Happy Friday, readers!
Light: It’s a particle. It’s a wave. Could it also be a cancer treatment?
Rakuten CEO Mickey Mikitani sure thinks so. The serial entrepreneur entered the world of biotech following a devastating pancreatic cancer diagnosis for his father back in 2012. The tragedy spurred him to seek unique solutions to the cancer scourge--including a highly unusual approach called “photoimmunotherapy.”
"One of my friends called me, who was also a friend of my father"s... and said, by the way, my cousin is doing this new project, trying to cure cancer with light," Mikitani explained during a one-on-one interview at our Fortune Brainstorm Health conference on Wednesday. "I was like, this must be a joke. But I was desperate."
Mikitani’s father was eventually taken by the illness. But that didn’t stop him from evangelizing this form of cancer therapy, which involves infusing patients with an “antibody-drug conjugate” (i.e., a pairing of an antibody that makes its way to tumors and a drug that can attack said tumors), and then activating the tumor-killing process with the use of near-infrared light.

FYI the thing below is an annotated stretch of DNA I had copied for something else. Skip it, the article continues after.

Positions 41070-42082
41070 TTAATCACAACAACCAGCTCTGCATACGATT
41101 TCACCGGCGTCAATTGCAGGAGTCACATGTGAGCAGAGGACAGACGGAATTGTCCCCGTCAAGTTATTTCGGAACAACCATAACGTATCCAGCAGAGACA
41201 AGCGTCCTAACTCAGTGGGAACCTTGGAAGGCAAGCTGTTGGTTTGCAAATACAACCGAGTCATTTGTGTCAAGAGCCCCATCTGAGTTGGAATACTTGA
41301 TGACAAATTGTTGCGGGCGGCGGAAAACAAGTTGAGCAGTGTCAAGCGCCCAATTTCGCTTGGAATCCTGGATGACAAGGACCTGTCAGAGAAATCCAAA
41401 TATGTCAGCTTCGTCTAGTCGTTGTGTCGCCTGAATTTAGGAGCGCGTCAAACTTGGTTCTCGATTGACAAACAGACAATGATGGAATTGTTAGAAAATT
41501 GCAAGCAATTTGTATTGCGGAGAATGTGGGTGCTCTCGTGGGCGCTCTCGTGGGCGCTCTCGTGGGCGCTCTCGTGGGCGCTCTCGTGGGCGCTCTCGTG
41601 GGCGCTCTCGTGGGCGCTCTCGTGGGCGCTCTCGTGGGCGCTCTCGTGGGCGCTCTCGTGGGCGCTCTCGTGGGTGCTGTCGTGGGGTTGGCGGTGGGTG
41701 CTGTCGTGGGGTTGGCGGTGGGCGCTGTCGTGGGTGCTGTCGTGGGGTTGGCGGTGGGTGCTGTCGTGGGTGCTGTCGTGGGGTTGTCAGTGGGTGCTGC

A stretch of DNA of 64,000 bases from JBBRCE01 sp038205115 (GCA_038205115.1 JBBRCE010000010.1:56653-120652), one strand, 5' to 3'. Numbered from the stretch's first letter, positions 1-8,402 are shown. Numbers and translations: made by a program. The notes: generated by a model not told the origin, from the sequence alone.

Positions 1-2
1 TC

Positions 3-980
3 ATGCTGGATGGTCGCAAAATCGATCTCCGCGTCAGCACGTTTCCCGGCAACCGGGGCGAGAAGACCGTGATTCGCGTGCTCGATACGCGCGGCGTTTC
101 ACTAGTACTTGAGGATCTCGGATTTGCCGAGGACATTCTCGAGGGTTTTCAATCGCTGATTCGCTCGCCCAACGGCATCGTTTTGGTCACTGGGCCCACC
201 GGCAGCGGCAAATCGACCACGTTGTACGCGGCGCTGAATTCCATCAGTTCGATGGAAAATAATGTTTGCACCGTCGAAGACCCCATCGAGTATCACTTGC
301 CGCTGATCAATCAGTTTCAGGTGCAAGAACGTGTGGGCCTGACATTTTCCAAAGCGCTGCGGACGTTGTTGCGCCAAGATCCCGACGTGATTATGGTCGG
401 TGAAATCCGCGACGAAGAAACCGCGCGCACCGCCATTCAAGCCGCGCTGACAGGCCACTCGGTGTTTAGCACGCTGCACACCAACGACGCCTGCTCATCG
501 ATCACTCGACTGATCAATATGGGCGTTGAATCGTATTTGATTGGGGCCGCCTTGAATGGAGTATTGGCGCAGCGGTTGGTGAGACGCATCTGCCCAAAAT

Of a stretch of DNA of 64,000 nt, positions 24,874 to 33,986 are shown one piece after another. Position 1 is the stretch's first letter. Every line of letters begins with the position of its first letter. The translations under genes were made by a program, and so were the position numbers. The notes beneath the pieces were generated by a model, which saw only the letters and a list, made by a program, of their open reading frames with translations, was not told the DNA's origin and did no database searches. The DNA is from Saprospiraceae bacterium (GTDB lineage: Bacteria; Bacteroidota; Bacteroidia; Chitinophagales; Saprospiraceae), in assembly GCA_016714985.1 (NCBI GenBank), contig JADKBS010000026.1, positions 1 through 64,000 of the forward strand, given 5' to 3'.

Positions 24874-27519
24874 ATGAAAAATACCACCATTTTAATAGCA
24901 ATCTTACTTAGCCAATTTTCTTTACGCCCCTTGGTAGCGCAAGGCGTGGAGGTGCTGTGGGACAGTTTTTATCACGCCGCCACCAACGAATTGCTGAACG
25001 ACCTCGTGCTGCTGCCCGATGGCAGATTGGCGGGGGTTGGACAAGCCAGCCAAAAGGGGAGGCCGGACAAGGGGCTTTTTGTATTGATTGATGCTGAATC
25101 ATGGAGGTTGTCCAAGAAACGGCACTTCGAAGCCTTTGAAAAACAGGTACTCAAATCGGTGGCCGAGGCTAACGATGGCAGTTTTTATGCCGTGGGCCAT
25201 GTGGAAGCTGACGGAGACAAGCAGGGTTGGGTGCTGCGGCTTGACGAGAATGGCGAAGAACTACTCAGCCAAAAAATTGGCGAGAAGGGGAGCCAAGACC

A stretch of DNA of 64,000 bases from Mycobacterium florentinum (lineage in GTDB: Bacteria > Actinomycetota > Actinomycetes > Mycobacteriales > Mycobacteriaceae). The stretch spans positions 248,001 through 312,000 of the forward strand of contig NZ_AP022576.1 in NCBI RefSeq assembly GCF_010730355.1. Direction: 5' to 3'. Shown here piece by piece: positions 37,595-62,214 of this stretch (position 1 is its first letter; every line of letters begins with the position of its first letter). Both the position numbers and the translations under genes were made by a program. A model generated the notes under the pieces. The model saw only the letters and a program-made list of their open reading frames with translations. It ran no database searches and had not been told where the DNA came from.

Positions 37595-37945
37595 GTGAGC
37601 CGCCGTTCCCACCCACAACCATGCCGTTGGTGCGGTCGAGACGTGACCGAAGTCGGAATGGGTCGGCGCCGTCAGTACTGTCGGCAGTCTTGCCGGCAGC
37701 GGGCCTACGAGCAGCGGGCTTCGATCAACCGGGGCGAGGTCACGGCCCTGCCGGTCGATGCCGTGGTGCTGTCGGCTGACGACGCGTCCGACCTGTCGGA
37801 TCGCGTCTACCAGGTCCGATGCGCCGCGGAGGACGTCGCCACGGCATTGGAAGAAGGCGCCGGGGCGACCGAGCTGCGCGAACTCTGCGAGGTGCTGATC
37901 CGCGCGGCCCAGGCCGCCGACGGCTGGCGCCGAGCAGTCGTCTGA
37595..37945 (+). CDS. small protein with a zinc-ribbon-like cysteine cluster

Rakuten Aspyrion already has several treatments using this photoimmunotherapy platform in both early- and late-stage clinical trials. "I was ignorant enough to bet on this one," he says of his unconventional approach.
Read on for the day’s news, and have a wonderful weekend.
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Microsoft and Google Face Employee Protests, by Ellen McGirt
Why Accenture Bought a Digital Ad Agency, by Adam Lashinsky
SEC Guidance Sparks Fear and Loathing in Crypto Industry, by Jeff John Roberts
[ceo_attribution author="Produced by Sy Mukherjee" email="[email protected]" twitter="the_sy_guy"] Find past coverage. Sign up for other Fortune newsletters.